Information Warfare: April 4, 2005

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: When the media reports on a study, it is a good idea to double-check things. This is usually because each reporter is going to have a slant on the study. For instance, look at the recent Rand Corporation report on Iraq, covered by the Washington Post. The study was concluded a couple months ago, and had been sent to Secretary of Defense Rumsfeld.

It needs to be first noted that in a number of cases, a lot of news reports tend to miss two key details. First, the media will focus primarily on what went wrong. This is particularly noted in the Washington Posts coverage of the use of air power in Iraq. If all you read was the Washington Post, you would get the impression that the Air Force didnt get much right. On the contrary, the Rand report points out that air power was coordinated extremely well with the land forces during the major combat operations. That coordination meant there were very few risks and the ones that were there often had very low cost. This is something the media did not report on. The second thing not often reported in the press is that a number of the problems "discovered" by the media are already being discussed and debated inside the Pentagon. Numerous lessons learned studies and past experience (the RAND letter with the study mentioned that there had been 20 studies conducted) are generally ignored by the media. This study was not intended as an outside review of the conduct, but instead as a new perspective. This was also missed by the media.

This is not the only case where the media has blown things up to make a weapons system look bad (see the case with the M-2 Bradley armored vehicle in the 1980s as a classic example). This makes them look like watchdogs serving the public interest. Instead, it tends to show that they are usually behind the curve. The recent reports detailing alleged problems with the Stryker is another example. The media went on a feeding frenzy for a couple of days. What was not widely reported was that the internal report was widely criticized by soldiers in Iraq. Some of the points raised in the report turned out to be minor issues at best (they didnt affect the overall performance of the vehicle in combat) or were seen as acceptable trade-offs (the extra tire-pressure checks were not a big problem in the minds of the troops since the extra, and heavier, armor provides superb protection from RPGs). This is something that doesnt often turn up in the initial reports, usually on the front page. When this does turn up, its buried deep inside. Even some figures are misleading: while eleven tires are replaced daily, this is on 311 of the eight-wheeled vehicles. This means that out of 2488 tires, 11 (or 44 hundredths of one percent) are replaced every day. It should also be noted that the report does not mention the number of daily replacements that would occur without the added armor.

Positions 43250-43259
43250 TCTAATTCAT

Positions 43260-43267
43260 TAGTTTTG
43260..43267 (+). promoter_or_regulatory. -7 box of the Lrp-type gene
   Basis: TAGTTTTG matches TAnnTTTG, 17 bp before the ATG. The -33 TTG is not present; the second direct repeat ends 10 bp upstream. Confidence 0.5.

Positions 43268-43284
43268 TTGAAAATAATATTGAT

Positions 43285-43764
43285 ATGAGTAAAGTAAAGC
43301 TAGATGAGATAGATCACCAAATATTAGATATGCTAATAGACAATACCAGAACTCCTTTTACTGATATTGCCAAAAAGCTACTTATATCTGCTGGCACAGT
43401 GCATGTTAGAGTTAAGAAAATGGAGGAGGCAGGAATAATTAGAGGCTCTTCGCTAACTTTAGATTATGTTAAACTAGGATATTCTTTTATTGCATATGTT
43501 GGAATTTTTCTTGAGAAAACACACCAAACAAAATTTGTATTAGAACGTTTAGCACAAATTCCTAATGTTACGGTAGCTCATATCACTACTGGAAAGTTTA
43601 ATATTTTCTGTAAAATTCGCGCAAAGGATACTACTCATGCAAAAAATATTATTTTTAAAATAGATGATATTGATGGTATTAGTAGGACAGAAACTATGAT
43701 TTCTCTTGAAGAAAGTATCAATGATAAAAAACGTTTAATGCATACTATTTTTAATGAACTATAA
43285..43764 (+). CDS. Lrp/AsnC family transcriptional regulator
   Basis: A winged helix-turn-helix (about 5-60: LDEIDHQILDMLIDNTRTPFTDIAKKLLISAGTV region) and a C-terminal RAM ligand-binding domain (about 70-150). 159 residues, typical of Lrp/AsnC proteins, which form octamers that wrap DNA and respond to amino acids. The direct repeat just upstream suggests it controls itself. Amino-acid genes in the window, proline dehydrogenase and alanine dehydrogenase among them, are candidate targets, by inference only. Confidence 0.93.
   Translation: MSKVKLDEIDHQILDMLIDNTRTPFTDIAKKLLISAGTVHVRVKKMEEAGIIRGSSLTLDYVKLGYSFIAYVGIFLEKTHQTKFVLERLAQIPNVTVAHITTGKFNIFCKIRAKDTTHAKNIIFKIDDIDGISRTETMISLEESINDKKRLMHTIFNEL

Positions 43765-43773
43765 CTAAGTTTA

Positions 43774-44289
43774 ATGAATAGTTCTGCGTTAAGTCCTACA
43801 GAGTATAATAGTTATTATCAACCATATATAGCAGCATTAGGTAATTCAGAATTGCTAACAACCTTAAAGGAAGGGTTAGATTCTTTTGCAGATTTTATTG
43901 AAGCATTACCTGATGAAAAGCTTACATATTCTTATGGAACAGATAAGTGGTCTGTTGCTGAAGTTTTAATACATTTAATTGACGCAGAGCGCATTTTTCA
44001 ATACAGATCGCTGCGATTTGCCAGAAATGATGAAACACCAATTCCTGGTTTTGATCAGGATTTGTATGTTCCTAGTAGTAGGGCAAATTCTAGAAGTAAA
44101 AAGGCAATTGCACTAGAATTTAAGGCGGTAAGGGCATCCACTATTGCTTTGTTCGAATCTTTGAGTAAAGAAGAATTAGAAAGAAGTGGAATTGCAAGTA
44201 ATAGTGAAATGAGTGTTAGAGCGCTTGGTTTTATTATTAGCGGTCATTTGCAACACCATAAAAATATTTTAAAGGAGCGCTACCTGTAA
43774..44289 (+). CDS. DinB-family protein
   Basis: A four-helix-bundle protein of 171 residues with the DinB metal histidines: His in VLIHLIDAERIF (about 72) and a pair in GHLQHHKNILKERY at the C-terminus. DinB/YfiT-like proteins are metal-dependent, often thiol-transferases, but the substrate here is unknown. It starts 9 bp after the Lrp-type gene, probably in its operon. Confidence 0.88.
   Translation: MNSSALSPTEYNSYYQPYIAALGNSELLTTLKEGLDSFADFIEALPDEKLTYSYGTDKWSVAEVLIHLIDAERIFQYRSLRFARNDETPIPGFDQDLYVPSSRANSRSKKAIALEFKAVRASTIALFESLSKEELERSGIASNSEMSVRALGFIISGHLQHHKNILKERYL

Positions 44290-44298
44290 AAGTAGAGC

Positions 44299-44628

The medias reports on numerous studies are to be taken with several grains of salt. They rarely get the facts straight, they are often behind the curve, and often, these deficiencies are blown out of proportion. The media always tends to focus on what has gone wrong, and all too often will gloss over what has been going right or the fact that trade-offs are sometimes required, and accepted by the troops on the spot. The Rand report and the Stryker report are just two of the most recent cases where this has happened. Harold C. Hutchison (hchutch@ix.netcom.com)

 


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